Racial Experiments in Cuban Literature and Ethnography
Publication Year: 2011
In the wake of independence from Spain in 1898, Cuba's intellectual avant-garde struggled to cast their country as a modern nation. They grappled with the challenges presented by the postcolonial situation in general and with the location of blackness within a narrative of Cuban-ness in particular.
In this breakthrough study, Emily Maguire examines how a cadre of writers reimagined the nation and re-valorized Afro-Cuban culture through a textual production that incorporated elements of the ethnographic with the literary. Singling out the work of Lydia Cabrera as emblematic of the experimentation with genre that characterized the age, Maguire constructs a series of counterpoints that place Cabrera's work in dialogue with that of her Cuban contemporaries--including Fernando Ortiz, Nicolas Guillen, and Alejo Carpentier. An illuminating final chapter on Cabrera and Zora Neale Hurston widens the scope to contextualize Cuban texts within a hemispheric movement to represent black culture.
Published by: University Press of Florida
Title Page, Copyright
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This book only exists thanks to the help of numerous individuals and institutions. I was able to conduct research for this project in Cuba and Miami thanks to a King Juan Carlos I of Spain Center Summer Travel Grant and a Tinker Field Research Grant. In Cuba, Alexander...
Introduction: A Folklore for the Future: Race and National Narrative in Cuba
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In these lines from a 1935 poem entitled “Canción negra sin color” (Black Song without Color), Afro-Cuban poet Marcelino Arozarena captures the paradoxical treatment of black Cubans in Cuba (and Cuban literature) of the time. Black Cubans are present within the national space...
1. Locating Afro-Cuban Religion: Fernando Ortiz and Lydia Cabrera
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When thinking of how Cubanness came to be defined, perhaps no voice is as consistently (and insistently) present as that of Fernando Ortiz. Ortiz was a public intellectual in the full sense of the term. Born into a well-to-do Creole family in Havana, he was raised in Cuba and Spain...
2. Beyond Bongos in Montmartre: Lydia Cabrera and Alejo Carpentier Imagine Blackness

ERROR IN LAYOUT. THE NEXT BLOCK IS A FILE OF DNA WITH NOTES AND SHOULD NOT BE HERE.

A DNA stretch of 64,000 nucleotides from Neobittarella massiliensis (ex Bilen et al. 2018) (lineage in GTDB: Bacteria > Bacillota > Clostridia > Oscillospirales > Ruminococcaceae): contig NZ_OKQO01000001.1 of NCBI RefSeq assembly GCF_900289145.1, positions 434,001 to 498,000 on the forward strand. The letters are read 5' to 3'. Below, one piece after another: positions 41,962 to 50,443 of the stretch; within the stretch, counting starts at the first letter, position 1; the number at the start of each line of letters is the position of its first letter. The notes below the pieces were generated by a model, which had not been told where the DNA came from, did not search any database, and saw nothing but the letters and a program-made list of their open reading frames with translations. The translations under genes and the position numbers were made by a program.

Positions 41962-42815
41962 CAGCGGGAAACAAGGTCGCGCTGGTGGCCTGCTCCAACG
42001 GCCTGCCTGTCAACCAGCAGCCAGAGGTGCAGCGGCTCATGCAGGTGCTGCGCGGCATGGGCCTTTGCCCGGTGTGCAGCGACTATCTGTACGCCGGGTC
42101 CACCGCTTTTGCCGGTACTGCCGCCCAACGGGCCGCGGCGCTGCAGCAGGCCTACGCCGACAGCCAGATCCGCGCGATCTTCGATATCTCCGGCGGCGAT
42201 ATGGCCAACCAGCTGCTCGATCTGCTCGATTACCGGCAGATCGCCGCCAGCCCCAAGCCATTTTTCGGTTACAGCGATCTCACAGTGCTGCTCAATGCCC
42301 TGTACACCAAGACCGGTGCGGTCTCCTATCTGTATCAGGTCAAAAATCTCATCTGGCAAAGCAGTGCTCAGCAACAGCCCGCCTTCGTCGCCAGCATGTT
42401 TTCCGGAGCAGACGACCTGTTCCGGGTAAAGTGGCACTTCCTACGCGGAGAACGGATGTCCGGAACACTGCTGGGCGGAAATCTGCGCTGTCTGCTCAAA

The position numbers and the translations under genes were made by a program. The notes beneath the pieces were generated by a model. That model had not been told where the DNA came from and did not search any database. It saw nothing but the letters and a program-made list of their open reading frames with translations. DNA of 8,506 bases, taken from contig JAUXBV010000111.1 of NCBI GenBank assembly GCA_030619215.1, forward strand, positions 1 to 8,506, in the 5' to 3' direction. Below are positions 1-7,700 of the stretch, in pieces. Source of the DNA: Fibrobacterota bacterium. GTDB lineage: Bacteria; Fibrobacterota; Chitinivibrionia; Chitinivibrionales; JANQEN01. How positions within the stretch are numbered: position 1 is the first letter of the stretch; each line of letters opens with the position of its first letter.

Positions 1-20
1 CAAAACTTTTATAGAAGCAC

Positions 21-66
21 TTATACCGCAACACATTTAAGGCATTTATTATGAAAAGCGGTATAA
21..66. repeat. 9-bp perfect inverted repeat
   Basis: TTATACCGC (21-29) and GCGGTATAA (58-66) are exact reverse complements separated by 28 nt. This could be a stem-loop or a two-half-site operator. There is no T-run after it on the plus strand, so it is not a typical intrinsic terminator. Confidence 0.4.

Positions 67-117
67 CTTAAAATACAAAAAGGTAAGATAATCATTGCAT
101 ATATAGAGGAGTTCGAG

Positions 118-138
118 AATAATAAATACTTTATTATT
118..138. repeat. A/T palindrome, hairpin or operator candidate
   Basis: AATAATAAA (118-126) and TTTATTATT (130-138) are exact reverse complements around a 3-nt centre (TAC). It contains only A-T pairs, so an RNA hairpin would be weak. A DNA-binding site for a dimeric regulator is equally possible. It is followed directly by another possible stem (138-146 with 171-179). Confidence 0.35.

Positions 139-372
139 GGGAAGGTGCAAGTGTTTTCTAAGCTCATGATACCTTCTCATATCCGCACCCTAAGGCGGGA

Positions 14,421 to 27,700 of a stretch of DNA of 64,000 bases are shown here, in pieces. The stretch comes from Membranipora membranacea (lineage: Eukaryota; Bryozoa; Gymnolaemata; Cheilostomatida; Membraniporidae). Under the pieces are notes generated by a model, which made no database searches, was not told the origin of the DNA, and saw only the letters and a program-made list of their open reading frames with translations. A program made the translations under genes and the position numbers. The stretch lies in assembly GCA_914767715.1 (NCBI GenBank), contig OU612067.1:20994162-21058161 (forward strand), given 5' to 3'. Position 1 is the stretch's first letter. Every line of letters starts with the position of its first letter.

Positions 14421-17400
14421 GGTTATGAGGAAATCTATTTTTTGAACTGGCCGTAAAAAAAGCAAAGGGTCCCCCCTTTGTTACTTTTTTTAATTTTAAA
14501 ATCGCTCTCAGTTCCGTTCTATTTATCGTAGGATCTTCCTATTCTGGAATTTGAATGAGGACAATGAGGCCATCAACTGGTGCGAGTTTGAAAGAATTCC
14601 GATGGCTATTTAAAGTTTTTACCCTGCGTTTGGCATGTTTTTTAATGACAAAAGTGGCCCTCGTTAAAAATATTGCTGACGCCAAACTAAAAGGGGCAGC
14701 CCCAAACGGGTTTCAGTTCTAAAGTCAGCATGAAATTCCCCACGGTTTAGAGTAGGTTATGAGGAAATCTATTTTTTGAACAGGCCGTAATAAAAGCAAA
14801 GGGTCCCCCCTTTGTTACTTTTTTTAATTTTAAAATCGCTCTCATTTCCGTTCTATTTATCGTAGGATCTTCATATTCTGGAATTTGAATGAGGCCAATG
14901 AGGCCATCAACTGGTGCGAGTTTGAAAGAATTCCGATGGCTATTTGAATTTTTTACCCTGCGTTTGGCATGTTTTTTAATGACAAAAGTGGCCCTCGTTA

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“Tata Cuñengue, . . . simiente del Solar del Arará donde más de un nieto de capitanes generales fue a pedir que le confeccionaran un embó en tiempos de la colonia, vive ahora, con todo esplendor, en el mismo corazón de Montmartre” (“La Rue Fontaine” 295). [Papa Cuñengue, . . . founder...
3. The National Art of Signifyin(g): Nicolás Guillén and Lydia Cabrera
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In his 1928 essay Indagación del choteo (Investigation of the Choteo), Cuban scholar Jorge Mañach analyzes a form of humorous wordplay known in Cuba as choteo. A kind of spontaneous burla (joking or poking fun), the choteo is fundamentally performative in nature, improvised wordplay...
4. Gender, Genre, and Ethnographic Authority: Lydia Cabrera and Zora Neale Hurston
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In the previous chapters of this book, I have looked at the ways in which Cuban writers drew from different ethnographic and literary strategies to include ideas of blackness in their reimaginings of the nation. My intention has been to understand how Cuba’s particular postcolonial...
Epilogue: Textual Straits: Race and Ethnographic Literature since the Cuban Revolution
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The overthrow of Cuban president and dictator Fulgencio Batista in January of 1959 and the triumph of the 26 of July Movement and its charismatic leader Fidel Castro initiated a radical restructuring of many aspects of Cuban society. Determined to do away with the systemic inequalities in...
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About the Author
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Page Count: 244
Publication Year: 2011